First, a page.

The global fur retail trade is worth $20.1bn, indicating a strong bounce back since COVID-19 pandemic, new research from the University of Copenhagen has revealed.
The European fur retail trade is worth $4.8bn, even after accounting for the pandemic.
Crucially, the academic study also estimates that the international fur garment trade reached its highest ever value in 2019 — despite lower prices of raw fur skin — demonstrating a buoyant global market.
The University of Copenhagen analysis — Global Fur Retail Value (attached), conducted by Dr. Henning Otte Hansen, Senior Advisor, Department of Food and Resource Economics in May 2021 — is the most recent, and most comprehensive, academic study of the sector’s value. In terms of methodology, results are drawn from official statistics, trade associations, company data, scientific papers, reports, and interviews with experts (estimates have been provided where there is a lack of information).
Retailers identify classic cuts, vintage looks, and earthy tones as contributing factors to strong sales. Recent catwalks showcase fur duffle bags and bum bags, as seen at Fendi [Milan, Paris] as a trend for 2021. Trims remain popular, with natural materials — including fur — seen by consumers as part of the solution to climate change, with a growing awareness of sustainability and slow fashion.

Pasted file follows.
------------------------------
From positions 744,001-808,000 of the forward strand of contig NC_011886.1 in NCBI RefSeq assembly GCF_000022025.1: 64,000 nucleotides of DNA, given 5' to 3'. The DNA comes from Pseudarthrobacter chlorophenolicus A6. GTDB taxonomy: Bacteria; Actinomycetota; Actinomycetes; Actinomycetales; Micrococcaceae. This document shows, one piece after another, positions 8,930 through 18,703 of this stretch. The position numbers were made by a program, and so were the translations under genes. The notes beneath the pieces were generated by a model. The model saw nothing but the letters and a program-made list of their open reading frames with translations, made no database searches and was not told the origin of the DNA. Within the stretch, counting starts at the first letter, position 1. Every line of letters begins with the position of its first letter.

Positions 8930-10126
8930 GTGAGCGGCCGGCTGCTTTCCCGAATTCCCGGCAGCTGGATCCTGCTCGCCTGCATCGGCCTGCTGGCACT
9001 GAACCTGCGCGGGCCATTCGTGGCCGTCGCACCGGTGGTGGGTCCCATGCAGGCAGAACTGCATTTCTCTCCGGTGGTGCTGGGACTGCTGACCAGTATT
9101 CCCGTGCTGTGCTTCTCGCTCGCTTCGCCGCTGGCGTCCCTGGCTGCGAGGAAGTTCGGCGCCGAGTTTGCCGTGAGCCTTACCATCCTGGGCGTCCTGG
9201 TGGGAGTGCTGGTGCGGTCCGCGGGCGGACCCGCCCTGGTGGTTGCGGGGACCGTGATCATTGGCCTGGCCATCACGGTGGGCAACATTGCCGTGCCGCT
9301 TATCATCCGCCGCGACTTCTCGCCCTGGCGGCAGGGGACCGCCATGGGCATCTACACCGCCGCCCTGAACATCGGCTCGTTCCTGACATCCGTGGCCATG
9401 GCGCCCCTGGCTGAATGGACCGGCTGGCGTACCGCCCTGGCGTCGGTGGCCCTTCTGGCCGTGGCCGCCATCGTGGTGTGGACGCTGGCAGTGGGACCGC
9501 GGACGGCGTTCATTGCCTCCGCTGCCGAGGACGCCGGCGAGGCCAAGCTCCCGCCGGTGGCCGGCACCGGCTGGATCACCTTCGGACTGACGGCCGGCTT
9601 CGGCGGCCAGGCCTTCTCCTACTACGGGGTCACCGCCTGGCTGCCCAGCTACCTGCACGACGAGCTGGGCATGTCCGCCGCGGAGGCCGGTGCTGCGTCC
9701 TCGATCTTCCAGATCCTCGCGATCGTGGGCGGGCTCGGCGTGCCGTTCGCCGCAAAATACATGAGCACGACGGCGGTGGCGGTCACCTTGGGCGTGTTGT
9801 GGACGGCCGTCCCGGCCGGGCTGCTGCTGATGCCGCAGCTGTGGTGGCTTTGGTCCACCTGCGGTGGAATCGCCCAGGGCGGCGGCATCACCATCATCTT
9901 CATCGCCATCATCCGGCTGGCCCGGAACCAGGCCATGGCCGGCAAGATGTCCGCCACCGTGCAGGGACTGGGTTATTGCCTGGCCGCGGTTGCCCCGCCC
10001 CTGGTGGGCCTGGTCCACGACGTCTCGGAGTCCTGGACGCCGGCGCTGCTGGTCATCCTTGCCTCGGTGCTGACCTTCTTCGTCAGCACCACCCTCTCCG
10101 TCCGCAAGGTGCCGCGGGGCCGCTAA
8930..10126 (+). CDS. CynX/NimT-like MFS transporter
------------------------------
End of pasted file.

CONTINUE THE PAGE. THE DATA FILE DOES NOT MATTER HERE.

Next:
Despite the government-mandated cull of mink in Denmark, the findings also reveal strong sectoral resilience: the closure of the Danish mink sector itself is not estimated to have had any effect on fur retail sales in 2020.
The analysis shows a significant shift in mink skin production: China, which was the world’s largest producer between 2010 and 2017, is now estimated to account for only about 15% of world production. As a recent Bain report made clear, however, the luxury market for fashion is expanding rapidly in China, indicating a shift from raw-material production to finished-product consumption.
Mark Oaten, CEO, International Fur Federation, said: “Slow fashion is booming as people reconsider our relationship with the environment and the impact of their personal choices”.
“Even when the pandemic and the Danish situation are taken into account, fur retail sales are soaring — with ecommerce incredibly strong.”
“All sectors have been hit — but actions speak louder than words. Ours is a resilient and global trade, providing people with something of immense value: sustainable natural products that are made to last.”
“People vote with their wallets; they are voting for quality, for sustainability, and for fur.”
The International Fur Federation (IFF), established in 1949, represents and regulates the global fur sector. It has 56 member associations in over 40 countries around the world. The Federation promotes the business of sustainable natural fur and, as such, actively works to develop, implement, and advance animal welfare and environmental standards.